FBI still pressuring people to sign away their 2nd Amendment rights

This story was originally published by the WND News Center.

The FBI has continued stripping Americans of their Second Amendment rights through a secret operation in which agents convince individuals to voluntarily sign a document relinquishing their constitutional rights.

The Washington Examiner, in an investigative report, explained the FBI presents various individuals with a form.

Then, “the FBI asked signatories to identify as a ‘danger’ to themselves or others or lacking the ‘mental capacity adequately to contract or manage their lives. The forms were presented by the FBI to people at their homes and in other undisclosed locations beginning in at least 2016 and until December 2019, when the FBI claims it was discontinued,” the report said.

However, the FBI “secretly stripped eight more people of their rights to own, use, or purchase firearms” since then, the Examiner reported, citing internal FBI documentation.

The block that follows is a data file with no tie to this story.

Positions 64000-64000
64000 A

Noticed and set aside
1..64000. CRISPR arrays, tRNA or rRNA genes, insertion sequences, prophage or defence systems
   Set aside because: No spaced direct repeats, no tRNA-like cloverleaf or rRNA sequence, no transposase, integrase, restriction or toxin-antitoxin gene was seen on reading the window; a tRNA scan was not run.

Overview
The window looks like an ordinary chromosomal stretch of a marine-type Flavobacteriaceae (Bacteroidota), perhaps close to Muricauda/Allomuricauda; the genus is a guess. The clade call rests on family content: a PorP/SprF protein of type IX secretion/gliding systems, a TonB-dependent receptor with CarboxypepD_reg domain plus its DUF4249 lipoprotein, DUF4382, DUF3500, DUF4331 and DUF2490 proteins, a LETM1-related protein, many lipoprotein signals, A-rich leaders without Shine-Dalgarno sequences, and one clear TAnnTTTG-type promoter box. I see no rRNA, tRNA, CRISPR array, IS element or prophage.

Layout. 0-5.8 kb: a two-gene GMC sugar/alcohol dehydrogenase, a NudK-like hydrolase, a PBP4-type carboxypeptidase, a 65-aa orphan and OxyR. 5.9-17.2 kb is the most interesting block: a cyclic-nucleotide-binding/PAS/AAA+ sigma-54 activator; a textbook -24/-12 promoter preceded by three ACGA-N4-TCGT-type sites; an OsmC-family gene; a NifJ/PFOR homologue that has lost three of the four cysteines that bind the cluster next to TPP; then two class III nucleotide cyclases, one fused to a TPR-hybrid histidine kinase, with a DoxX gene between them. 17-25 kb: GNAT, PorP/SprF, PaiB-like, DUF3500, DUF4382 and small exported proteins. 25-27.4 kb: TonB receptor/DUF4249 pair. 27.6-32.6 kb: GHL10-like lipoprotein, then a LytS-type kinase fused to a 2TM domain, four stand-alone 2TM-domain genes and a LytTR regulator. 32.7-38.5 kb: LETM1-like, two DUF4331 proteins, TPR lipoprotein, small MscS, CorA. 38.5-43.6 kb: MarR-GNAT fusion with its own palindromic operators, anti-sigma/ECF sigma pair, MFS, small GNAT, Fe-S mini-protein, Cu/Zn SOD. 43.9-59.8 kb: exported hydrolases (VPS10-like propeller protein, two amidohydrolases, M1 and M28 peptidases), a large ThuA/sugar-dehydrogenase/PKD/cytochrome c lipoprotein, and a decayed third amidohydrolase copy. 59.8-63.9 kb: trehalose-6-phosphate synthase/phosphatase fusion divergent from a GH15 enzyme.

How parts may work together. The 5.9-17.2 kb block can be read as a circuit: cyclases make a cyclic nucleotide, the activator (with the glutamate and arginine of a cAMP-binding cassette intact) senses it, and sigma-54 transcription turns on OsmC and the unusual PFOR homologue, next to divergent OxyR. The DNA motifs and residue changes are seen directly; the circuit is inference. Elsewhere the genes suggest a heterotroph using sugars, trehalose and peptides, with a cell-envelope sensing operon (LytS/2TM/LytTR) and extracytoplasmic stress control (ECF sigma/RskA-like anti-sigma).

It was only a few months ago that Rep. Marjorie Taylor Green and other Republican members of Congress demanded the FBI and DOJ hand over proof the agenda no longer was being pursued.

But the Examiner found documents showing that eight more people have been subjected to the program just recently.

“Americans can’t simply sign their constitutional rights away, even to the FBI,” explained Rep. Michael Cloud, R-Texas.

“As Republicans enter a House majority, we must use our investigative power to put a check on federal agencies who have proven to be eager and willing to crack down on Americans’ right to keep and bear arms.”

The report explained the forms were obtained by Gun Owners of America under a Freedom of Information Act lawsuit, and they were shared with the Examiner.

But there are unanswered questions, the report said, including whether the form is legal given that it avoids established processes, and whether it complies with the law that outlines how someone can be barred from owning guns if he or she is “adjudicated as a mental defective or has been committed to a mental institution.”

The act itself doesn’t allow people to declare themselves unfit.

Instead, it requires those deprived of Second Amendment rights to have been “adjudicated.”

GOA spokesman Erich Pratt told the Examiner, “While the initial reports were alarming enough, as GOA dug deeper, things just kept getting worse.”

Rep. Jim Jordan, R-Ohio, who is to be the chief of the House Judiciary Committee when the new Congress opens in January, said serious oversight is being planned.

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